The Trial and Error of Cannabis Delivery

The Trial and Error of Cannabis Delivery


With only a handful of success stories to emulate, mobile cannabis delivery startups from Seattle to San Diego face tough challenges in scaling their businesses.

It comes as little surprise that mobile technology is playing such an important role in the evolution of the legal cannabis industry. Silicon Valley, with its well-earned reputation for cutting-edge, disruptive innovation, lies on the doorstep of San Francisco, the American city that enjoys the warmest historical relationship with cannabis. A wave of mobile platforms have come and gone over the past year aiming to create solutions to various market deficiencies, many of which represent penetration points in which digitally-savvy entrepreneurs can access a potentially explosive market.

Creating a new mobile platform is cheaper and easier than ever, and the list of apps carving out spaces in the cannabis industry is growing despite being banished form Apple’s App Store. The current champion is Eaze, a San Francisco based medical cannabis delivery startup that made headlines when it secured $10 million in venture capital funding in April. This presents one of the first real opportunities for an on-demand cannabis delivery service to develop a scalable business model. While this is unique in the industry, the market conditions in the Bay Area and the entrepreneurial ecosystem of neighboring Silicon Valley present numerous opportunities for similar companies.

San Francisco is currently the center of the cannabis delivery universe.

San Francisco is currently the center of the cannabis delivery universe.

The luxury of on-demand

In addition to simple convenience, there are many factors that account for the increasing popularity of delivery services in the Bay Area. With the average work week now 47 hours, people who consume cannabis may lack the time or energy to make the trip to their local dispensary, or simply don’t feel like it. This is particularly true for people who use cannabis to treat chronic pain, arthritis, or other conditions that make travel unpleasant. Unlike most other agricultural products, cannabis does not ripen, spoil, or expire on the shelf, so consumers find it less necessary to physically inspect the product before buying. Delivery also allows customers to avoid that uncomfortable moment of self-consciousness walking in and out of a cannabis dispensary- right or wrong, a stigma still exists against cannabis in the eyes of much of the public.

The demand for delivery services is matched by the immense importance of mobile technology for business development across the world. Facebook made this abundantly clear when it forked over a cool $16 billion to acquire WhatsApp last year. Growing slices of company advertising revenue are now coming from mobile advertising, and many are permanently switching to a “mobile first” business model. The proliferation of mobile apps designed to supply the demand for cannabis delivery services was inevitable. The question is, why have so few been able to grow beyond the initial seed stage?

Planting vs. growing

One obvious answer is that the industry is currently operating in a foggy legal environment, and different states have responded to cannabis delivery services in different ways. Colorado, Washington, and Oregon have outlawed it entirely and clamped down on sites like Seattle-based Canary that had been able to exploit legal loopholes. California allows delivery between drivers and patients as long as they are both members of recognized medical cannabis collectives, allowing companies like San Francisco-based Meadow to operate. However, market and regulatory conditions vary greatly across city and county lines. NestDrop, a popular delivery service in Los Angeles, was shut down by the L.A. County Superior Court when it ruled that the company had violated municipal laws. Ineffective or sporadically-enforced regulatory mechanisms have made it difficult for new companies to gain traction, and scaling a new business carries the risk of greater attention from law enforcement entities.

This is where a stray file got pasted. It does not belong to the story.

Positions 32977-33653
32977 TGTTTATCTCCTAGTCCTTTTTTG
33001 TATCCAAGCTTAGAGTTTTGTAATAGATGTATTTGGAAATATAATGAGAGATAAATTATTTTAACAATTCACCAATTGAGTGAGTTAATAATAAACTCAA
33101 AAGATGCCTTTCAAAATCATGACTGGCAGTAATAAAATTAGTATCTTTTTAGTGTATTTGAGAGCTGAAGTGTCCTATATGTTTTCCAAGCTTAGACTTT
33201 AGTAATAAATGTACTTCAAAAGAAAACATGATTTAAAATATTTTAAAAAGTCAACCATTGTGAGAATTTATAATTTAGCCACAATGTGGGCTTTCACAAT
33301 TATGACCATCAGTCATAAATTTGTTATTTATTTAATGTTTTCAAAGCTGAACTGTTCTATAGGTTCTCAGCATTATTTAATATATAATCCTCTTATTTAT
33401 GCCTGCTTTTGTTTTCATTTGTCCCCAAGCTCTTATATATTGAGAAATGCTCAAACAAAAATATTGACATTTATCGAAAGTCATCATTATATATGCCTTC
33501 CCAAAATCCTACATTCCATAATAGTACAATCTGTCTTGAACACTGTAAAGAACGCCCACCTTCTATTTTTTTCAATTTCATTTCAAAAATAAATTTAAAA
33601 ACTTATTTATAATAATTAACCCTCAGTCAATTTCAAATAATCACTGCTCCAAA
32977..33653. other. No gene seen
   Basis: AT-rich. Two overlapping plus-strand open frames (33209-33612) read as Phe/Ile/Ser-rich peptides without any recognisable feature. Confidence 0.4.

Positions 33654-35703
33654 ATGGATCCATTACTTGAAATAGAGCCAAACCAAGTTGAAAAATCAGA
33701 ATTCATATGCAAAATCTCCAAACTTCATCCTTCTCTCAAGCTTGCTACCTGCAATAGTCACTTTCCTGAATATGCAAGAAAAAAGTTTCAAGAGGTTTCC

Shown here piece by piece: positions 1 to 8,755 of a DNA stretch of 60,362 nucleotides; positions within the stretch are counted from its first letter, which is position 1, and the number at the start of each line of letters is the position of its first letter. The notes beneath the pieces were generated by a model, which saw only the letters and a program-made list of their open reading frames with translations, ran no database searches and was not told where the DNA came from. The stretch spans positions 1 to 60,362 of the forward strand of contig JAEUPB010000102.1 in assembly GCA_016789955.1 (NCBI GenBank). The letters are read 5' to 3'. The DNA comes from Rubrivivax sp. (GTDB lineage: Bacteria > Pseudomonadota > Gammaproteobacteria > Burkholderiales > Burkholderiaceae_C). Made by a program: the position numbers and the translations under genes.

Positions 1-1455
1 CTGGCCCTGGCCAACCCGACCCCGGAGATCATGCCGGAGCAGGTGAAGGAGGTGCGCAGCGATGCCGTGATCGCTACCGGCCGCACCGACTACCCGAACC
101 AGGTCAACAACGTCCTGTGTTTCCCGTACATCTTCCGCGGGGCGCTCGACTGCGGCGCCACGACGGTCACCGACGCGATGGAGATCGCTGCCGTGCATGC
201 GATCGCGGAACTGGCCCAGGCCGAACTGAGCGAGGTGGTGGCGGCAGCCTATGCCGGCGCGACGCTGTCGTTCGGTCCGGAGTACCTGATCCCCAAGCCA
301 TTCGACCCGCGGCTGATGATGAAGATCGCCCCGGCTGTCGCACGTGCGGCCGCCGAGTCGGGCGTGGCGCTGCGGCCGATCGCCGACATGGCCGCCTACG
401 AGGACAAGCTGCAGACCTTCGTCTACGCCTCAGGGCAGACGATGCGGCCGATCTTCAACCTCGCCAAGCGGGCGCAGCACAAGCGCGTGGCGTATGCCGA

Another answer is that industry infrastructure is underdeveloped and expertise in critical areas of business development is harder to come by. While any reasonably skilled programmer can create a minimum viable product such as a low-yield delivery app, launching the product is only the first step. They often lack the essential skills in terms of optimization, marketing (to the extent that it is allowed), sales, or consumer data collection and analysis, all of which is required to create a value-generating product that drives growth. The cost of hiring skilled labor in these areas can be high as well, and the availability of experts willing to transition into a stigmatized industry is limited.

Uniquely positioned

Silicon Valley is consistently at the top of nearly every entrepreneurship index, and is widely regarded as the best place on earth for startup companies to learn to scale. It undoubtedly has the potential to be the bridge between cannabis and mobile technology, in the Bay Area and beyond. Accelerator and incubator programs, support networks, and vast amounts of knowledge are available for cannabis companies to take advantage of, and can be leveraged to gain exposure to a pipeline of potential investment. However, a lack of scalable business models in the realm of on-demand cannabis delivery platforms is a red flag for risk-averse investors, and many significant obstacles must be overcome before the next million consumers can expect door-to-door service.






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